This blog was originally titled “Physical Media’s Last Stand” but I thought it too pessimistic. And when it comes to this topic, there’s plenty of cause to feel that way. The MPAA recently revealed a staggering 50% drop in sales as the rise of Streaming services takes hold. I’m sure I speak for my many of my fellow lazy fans that it’s a lot easier pushing a button than getting of our butts to pop on a disc. However, anyone who’s spent 20 minutes scrolling Netflix only to finally give up in frustration knows that what we like isn’t as accessible as the modern world would have us believe. For horror fans like us, there are plenty of cause for us to continue coveting physical media. In fact, despite the current Blu-ray apocalypse, some of the most amazing upgrades and rare titles are being released – though you may need to look beyond Amazon.com to find them. There are several companies out there fighting the good fight and today, I’ll be highlighting a few of the ones I think are worthy of our support!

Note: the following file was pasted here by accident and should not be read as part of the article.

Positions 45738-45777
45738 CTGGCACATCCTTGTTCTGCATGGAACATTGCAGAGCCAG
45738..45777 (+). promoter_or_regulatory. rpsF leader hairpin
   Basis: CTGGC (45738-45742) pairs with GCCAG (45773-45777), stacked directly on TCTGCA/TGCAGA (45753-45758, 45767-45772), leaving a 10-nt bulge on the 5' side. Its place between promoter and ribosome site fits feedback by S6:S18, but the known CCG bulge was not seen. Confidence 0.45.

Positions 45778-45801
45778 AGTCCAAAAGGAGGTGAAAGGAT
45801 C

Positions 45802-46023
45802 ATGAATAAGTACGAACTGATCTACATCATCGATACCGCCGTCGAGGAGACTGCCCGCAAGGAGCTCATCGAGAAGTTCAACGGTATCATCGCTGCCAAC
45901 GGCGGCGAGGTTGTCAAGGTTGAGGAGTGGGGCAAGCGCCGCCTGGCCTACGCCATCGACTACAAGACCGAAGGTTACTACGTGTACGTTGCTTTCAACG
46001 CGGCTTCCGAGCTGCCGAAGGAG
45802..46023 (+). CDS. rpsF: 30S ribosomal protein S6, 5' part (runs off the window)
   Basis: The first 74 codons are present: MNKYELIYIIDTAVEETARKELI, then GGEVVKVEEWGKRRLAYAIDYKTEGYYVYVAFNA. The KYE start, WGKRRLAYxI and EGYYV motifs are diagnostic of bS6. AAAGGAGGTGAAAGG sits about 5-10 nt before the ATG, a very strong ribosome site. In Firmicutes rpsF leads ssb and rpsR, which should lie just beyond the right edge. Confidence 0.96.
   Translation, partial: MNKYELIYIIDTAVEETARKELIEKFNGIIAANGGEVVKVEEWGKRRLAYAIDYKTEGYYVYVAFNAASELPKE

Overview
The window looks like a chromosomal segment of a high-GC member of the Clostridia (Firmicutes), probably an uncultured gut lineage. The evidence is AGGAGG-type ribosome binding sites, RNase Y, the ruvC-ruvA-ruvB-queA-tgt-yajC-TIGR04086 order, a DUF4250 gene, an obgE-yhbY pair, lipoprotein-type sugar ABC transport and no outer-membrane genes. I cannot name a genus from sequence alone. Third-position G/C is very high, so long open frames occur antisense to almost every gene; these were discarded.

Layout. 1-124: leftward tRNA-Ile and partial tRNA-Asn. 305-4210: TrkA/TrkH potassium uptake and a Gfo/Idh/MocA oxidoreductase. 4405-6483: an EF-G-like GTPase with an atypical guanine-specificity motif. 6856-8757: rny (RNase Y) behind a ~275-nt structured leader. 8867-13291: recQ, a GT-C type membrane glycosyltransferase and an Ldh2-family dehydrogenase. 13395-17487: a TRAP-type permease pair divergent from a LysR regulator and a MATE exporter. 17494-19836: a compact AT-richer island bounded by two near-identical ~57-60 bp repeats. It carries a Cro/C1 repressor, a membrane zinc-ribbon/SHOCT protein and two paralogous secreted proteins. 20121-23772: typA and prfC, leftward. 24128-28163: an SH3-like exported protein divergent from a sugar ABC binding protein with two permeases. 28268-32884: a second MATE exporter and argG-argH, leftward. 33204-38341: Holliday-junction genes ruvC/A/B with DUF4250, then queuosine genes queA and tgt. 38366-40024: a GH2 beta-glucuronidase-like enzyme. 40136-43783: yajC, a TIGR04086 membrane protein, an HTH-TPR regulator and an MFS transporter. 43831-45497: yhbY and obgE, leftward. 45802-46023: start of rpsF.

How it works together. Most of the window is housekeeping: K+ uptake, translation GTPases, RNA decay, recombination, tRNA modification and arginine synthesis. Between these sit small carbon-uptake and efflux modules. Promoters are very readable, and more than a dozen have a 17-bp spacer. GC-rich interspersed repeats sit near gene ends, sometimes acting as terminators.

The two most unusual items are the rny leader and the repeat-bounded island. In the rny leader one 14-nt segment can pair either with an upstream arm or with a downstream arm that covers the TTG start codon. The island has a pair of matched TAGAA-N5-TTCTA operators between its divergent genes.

With the recent remake of Suspiria, I’ve been rewatching many of my Italian Giallo films. Although this distinct film style originates in Germany, it was the Italians who really took it away, and in no short thanks to Maria Bava and his film The Girl Who Knew Too Much (1963) – a not so subtle nod to Hitchcock. The word “Giallo” translates as “yellow” and was inspired by popular paperbacks that were Italy’s version of American pulp. These murder/mystery novels often featured lurid covers with women being terrorized by a masked killer. Though the stylish influence of Giallo films can still be glimpsed today. e.g. The Neon Demon (2016), their finest examples were in Italy from the mid ’60s to mid-’80s. Rather than just go back and watch my favorites such as Deep Red (1975), The Bird with the Crystal Plumage (1970), Tenebrae (1982), and New York Ripper (1982) I decided to track down ones I’d never seen before. Thanks to Arrow Video and their recently restored issue of Mario Bava’s colorful follow up to The Girl Who Knew Too Much, 1964’s Blood and Black Lace.